Ask the Diabetes Educator Archive



My boyfriend will not test his sugars until the week before he needs to see his doctor. The few times he does test his sugar, it is often 250+. Rather than being alarmed or concerned, he makes excuses such as "pigging out the night before" and he then assumes that it is nothing to worry about b/c had he eaten normally, he would have normal readings. He always has an excuse for not testing, for having high blood sugar, and for not listening to suggestions that he may need insulin. When first diagnosed his sugar was 600 and has on occasion been that high even on medication. He is currently on Glucophage 1000 mg in the morning and 1000 mg in the evening along with glucotrol. He has mentioned in the past that high sugar readings discourage him and make him not like to test his sugar. What made him go to a doctor in the first place was his extreme thirst and rapid weight loss (16 lbs in a few days). He really has not put any healthy weight back on and he looks immaciated (he claims that he always was too thin before he knew me...he is 55 now). Since diagnosed three years ago, being between doctors, between prescriptions, running out of meds here and there, and generally undisciplined care of himself, he has been sitting with 200-300+ blood sugar for most of the time.

Here are my questions:

1. If readings for a diabetic (at times referred to as having diabetes 1.5) are 300+ on more than one or two occasions while on medication, does that mean they need insulin for sure.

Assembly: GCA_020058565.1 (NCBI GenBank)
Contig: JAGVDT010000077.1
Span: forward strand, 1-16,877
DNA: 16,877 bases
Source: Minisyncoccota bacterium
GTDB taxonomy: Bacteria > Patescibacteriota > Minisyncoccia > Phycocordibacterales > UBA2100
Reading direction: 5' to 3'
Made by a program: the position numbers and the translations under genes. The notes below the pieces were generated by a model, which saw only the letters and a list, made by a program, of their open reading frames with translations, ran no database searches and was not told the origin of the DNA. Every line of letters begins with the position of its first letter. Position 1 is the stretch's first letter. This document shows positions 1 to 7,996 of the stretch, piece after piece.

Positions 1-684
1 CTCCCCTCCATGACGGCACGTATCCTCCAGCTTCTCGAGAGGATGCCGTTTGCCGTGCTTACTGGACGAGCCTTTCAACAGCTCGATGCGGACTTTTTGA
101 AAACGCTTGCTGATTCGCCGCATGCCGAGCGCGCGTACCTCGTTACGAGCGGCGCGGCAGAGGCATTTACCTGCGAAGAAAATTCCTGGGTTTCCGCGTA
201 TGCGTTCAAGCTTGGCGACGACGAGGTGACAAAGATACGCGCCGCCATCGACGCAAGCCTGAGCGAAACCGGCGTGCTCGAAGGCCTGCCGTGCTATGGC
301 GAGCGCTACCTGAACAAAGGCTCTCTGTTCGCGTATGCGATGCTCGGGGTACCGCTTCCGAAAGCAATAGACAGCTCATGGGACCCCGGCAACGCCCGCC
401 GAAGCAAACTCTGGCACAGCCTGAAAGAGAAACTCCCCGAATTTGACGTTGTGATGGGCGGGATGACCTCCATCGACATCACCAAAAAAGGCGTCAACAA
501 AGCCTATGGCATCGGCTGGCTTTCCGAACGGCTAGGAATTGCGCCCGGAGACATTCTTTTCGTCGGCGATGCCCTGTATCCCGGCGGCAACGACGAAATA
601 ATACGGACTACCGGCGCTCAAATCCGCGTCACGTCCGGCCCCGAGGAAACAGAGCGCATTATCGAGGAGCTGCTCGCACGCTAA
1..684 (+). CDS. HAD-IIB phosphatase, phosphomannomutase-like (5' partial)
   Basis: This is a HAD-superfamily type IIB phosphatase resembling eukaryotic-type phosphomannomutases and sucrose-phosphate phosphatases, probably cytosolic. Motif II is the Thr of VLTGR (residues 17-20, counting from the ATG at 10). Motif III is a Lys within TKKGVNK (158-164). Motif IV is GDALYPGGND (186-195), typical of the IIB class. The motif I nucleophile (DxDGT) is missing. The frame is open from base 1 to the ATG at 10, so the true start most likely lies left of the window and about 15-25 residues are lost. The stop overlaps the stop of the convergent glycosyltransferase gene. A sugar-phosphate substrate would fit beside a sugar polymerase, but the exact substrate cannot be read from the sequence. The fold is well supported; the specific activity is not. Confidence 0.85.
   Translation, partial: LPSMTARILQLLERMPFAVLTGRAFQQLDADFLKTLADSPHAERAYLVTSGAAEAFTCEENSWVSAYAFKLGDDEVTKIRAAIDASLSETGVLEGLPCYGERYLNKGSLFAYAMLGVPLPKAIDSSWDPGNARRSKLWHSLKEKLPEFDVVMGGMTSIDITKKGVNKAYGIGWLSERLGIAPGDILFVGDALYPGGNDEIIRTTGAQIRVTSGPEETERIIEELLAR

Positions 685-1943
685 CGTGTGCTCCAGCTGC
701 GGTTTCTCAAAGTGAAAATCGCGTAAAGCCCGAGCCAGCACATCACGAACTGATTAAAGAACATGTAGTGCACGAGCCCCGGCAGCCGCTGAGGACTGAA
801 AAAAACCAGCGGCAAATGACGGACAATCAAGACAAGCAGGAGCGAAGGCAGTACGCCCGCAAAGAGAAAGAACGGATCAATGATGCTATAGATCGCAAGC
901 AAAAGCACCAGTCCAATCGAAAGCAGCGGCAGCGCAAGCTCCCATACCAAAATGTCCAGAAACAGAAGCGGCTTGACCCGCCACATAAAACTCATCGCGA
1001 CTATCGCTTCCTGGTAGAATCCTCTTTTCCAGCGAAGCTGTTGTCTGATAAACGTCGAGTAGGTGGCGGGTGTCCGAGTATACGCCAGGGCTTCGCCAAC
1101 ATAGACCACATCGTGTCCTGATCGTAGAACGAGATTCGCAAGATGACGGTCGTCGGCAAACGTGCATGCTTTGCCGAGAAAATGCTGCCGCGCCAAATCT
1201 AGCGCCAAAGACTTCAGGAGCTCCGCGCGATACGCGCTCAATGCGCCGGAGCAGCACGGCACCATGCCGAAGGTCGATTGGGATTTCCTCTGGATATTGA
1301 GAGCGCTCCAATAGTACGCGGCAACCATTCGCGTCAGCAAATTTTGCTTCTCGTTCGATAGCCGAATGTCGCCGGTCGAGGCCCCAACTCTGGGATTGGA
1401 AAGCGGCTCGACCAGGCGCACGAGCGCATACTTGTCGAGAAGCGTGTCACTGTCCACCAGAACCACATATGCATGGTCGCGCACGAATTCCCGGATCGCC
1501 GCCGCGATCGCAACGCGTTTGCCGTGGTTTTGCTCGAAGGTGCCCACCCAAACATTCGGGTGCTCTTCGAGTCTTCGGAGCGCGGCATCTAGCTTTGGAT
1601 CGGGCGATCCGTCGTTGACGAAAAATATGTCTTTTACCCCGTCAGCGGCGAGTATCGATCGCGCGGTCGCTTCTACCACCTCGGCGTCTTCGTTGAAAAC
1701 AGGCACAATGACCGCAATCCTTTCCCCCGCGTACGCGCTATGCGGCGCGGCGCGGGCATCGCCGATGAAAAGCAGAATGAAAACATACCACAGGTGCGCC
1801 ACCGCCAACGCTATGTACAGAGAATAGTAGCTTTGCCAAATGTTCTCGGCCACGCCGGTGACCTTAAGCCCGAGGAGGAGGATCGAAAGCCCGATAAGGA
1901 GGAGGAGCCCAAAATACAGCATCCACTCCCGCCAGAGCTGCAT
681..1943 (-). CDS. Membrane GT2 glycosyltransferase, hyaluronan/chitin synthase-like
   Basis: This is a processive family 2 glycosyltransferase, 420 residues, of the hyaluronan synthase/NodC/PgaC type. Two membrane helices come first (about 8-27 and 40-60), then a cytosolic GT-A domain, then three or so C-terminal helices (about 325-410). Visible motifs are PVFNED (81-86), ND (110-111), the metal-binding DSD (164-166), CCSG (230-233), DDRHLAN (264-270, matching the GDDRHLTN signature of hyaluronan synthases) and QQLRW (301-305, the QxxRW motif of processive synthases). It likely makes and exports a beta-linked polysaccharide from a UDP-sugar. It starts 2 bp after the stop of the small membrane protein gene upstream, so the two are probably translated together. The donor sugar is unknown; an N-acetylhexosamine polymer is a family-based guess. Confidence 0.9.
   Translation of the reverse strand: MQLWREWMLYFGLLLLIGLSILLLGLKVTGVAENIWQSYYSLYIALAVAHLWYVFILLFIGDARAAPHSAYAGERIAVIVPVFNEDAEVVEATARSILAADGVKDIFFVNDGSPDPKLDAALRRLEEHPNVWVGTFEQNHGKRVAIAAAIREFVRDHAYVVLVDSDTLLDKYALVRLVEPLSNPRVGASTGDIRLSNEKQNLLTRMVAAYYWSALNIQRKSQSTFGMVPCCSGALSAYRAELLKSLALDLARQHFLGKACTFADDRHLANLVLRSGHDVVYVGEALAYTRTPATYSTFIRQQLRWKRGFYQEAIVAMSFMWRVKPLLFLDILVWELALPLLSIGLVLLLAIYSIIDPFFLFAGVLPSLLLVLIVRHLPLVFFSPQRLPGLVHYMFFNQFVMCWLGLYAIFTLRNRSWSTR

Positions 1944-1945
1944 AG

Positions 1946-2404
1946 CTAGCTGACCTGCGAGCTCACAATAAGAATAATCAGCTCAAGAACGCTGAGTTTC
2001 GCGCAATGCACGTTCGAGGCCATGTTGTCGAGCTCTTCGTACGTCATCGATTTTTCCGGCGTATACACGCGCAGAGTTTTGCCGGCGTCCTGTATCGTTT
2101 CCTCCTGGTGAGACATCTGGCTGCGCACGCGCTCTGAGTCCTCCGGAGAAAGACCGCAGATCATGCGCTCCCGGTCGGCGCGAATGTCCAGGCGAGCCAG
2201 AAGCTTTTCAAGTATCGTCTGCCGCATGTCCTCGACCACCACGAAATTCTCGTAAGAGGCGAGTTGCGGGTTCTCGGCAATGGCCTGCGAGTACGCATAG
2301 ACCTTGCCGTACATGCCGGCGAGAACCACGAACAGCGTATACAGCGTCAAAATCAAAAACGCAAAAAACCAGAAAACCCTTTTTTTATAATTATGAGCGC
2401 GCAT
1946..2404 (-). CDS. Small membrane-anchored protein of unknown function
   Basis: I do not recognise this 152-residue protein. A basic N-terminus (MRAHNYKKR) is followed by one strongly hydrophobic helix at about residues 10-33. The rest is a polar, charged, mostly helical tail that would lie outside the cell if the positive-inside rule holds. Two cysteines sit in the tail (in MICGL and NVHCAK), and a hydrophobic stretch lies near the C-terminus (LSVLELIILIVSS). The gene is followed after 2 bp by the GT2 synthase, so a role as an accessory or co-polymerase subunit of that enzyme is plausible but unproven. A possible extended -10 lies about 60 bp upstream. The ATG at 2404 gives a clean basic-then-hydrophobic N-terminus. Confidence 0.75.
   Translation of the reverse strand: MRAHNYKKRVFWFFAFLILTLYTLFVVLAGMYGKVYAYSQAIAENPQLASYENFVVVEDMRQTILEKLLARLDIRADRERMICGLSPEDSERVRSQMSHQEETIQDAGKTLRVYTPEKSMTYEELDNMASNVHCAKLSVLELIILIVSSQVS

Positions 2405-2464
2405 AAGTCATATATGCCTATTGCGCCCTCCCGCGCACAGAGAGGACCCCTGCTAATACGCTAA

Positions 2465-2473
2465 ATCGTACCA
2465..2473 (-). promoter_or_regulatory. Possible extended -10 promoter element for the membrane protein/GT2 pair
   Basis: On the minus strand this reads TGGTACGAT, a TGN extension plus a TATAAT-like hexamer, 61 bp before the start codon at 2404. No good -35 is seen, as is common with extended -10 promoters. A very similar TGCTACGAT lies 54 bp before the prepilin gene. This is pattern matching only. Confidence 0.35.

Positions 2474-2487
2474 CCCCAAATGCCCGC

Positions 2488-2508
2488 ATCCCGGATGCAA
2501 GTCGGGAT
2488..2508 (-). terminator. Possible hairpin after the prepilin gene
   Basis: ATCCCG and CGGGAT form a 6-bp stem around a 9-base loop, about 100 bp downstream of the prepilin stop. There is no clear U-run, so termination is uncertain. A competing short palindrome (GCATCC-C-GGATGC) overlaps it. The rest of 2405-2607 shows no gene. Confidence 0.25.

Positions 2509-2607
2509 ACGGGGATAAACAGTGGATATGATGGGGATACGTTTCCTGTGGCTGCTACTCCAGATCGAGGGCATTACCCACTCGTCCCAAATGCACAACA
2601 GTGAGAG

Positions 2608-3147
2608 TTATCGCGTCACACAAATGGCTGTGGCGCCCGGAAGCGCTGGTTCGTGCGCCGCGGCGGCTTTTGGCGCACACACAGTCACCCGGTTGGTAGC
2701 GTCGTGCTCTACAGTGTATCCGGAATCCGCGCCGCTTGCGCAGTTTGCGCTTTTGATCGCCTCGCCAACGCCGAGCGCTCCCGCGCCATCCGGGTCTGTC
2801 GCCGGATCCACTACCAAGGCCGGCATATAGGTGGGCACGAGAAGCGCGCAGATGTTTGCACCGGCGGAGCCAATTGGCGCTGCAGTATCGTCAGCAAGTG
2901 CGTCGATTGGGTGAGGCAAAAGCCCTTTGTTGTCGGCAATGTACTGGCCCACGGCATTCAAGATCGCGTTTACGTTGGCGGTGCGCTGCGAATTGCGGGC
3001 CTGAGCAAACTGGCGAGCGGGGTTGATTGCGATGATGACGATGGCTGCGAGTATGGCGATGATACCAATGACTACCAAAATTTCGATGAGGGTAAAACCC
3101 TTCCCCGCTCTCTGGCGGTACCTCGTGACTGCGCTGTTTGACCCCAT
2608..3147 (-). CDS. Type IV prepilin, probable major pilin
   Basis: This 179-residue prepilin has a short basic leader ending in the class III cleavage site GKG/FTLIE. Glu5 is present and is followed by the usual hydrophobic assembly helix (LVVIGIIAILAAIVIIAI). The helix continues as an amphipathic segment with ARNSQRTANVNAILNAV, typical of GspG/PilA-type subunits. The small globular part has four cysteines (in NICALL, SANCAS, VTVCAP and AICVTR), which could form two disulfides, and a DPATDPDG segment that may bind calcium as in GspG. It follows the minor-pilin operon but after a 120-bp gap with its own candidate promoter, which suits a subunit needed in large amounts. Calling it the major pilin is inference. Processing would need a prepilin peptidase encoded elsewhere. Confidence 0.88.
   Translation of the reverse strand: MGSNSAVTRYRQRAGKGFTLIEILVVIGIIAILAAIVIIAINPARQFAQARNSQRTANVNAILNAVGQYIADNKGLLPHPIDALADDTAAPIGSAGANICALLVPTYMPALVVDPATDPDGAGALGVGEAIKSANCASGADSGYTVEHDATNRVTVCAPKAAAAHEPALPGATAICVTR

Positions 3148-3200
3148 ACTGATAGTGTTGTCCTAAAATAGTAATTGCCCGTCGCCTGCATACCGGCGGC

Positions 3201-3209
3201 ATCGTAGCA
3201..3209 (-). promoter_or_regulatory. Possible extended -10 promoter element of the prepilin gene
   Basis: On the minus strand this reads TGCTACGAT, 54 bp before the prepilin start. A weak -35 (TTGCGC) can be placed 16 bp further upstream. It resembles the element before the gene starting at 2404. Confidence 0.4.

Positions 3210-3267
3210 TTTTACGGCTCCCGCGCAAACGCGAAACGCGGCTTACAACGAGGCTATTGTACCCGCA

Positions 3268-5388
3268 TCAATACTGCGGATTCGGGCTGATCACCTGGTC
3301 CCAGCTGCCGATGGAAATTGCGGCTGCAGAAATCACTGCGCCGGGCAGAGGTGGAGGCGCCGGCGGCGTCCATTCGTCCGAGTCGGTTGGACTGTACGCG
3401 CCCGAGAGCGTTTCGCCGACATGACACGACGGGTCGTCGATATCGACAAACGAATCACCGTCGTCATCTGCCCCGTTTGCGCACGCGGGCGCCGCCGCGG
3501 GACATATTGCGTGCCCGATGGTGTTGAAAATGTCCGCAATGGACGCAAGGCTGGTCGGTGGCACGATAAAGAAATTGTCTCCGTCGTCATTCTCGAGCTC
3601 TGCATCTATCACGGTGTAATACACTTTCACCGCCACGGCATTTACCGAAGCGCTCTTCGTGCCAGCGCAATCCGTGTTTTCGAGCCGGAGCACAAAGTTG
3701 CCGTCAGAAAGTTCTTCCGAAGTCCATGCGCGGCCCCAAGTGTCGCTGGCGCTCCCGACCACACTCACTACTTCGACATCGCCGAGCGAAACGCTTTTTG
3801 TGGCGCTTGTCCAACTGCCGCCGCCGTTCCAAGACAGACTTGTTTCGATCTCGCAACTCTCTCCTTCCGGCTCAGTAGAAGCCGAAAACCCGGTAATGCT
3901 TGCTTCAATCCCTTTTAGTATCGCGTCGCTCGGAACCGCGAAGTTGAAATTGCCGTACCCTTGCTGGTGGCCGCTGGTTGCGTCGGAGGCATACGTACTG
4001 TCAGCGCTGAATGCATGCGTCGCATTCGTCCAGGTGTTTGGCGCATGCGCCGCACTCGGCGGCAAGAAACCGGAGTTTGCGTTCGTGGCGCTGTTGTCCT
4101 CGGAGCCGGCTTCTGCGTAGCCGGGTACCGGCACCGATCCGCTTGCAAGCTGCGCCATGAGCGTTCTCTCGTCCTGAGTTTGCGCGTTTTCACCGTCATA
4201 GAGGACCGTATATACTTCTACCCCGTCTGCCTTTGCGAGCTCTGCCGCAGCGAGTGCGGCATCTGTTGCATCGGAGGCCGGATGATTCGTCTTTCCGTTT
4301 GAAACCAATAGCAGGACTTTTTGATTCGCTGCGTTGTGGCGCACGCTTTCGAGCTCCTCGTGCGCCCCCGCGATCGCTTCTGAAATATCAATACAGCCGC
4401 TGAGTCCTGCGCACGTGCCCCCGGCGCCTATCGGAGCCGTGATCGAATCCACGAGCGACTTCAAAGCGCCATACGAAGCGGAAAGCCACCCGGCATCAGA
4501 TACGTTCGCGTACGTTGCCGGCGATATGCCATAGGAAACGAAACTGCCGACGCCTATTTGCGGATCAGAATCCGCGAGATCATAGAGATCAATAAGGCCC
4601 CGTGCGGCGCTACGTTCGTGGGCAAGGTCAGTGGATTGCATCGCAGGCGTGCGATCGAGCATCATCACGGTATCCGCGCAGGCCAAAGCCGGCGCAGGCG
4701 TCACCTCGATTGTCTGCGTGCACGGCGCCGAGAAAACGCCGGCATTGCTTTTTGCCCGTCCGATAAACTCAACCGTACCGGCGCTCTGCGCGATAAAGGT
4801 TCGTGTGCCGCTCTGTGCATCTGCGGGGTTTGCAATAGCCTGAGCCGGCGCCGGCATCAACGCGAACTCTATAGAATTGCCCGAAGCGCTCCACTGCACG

2. When is a diabetic only considered treatable with insulin.

3. How can I help my boyfriend become educated about what readings are Dangerously High and requiring medical attention, what all the specific symptoms of diabetes complications that should not be overlooked or taken lightly, and what are the irreversible prices paid when giving in to denial and not taking diabetes seriously.

Denial is such a convenient tool for any of us in unpleasant situations; in your boyfriend's case, it could lead to severe complications if left unchecked. Someone diagnosed as "1.5" still produces some insulin, but it is quite unavailable to do a proper job. The majority of these individuals are often on insulin. And when do we know to do this? Daily blood sugar testing. Oral medications may or may not provide adequate control in his case. Without some effort on his part to manage his lifestyle and be willing to monitor, we cannot know. The symptoms you describe show he is not in good control most of the time; he could run the risk of DKA, which can end in a coma. This would be the case if his pancreas stops producing insulin; he could be on that path. That is the point where he will require insulin in order to live. I suggest at this time his practitioner is the one to "read the riot act" and not mince words. It may take some serious event requiring hospitalization before he wakes up and accepts his conditions. Already he may be losing sensation in his hands and feet, and background retinopathy may be forming. This would mean poorer eyesight requiring laser treatments. Today, diabetes can be well-managed if one is willing. It does not require one to "stop living." He is the one who must make decisions on the quality of the rest of his life. Your challenge will be HOW MUCH you're willing to tolerate as a potential caregiver.

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